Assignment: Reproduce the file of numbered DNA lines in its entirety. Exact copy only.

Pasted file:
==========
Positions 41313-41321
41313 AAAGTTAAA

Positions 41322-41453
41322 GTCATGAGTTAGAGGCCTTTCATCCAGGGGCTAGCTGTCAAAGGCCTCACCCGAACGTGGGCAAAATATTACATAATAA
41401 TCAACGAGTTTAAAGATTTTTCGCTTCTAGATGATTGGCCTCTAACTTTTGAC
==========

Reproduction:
Positions 41313-41321
41313 AAAGTTAAA

Positions 41322-41453
41322 GTCATGAGTTAGAGGCCTTTCATCCAGGGGCTAGCTGTCAAAGGCCTCACCCGAACGTGGGCAAAATATTACATAATAA
41401 TCAACGAGTTTAAAGATTTTTCGCTTCTAGATGATTGGCCTCTAACTTTTGAC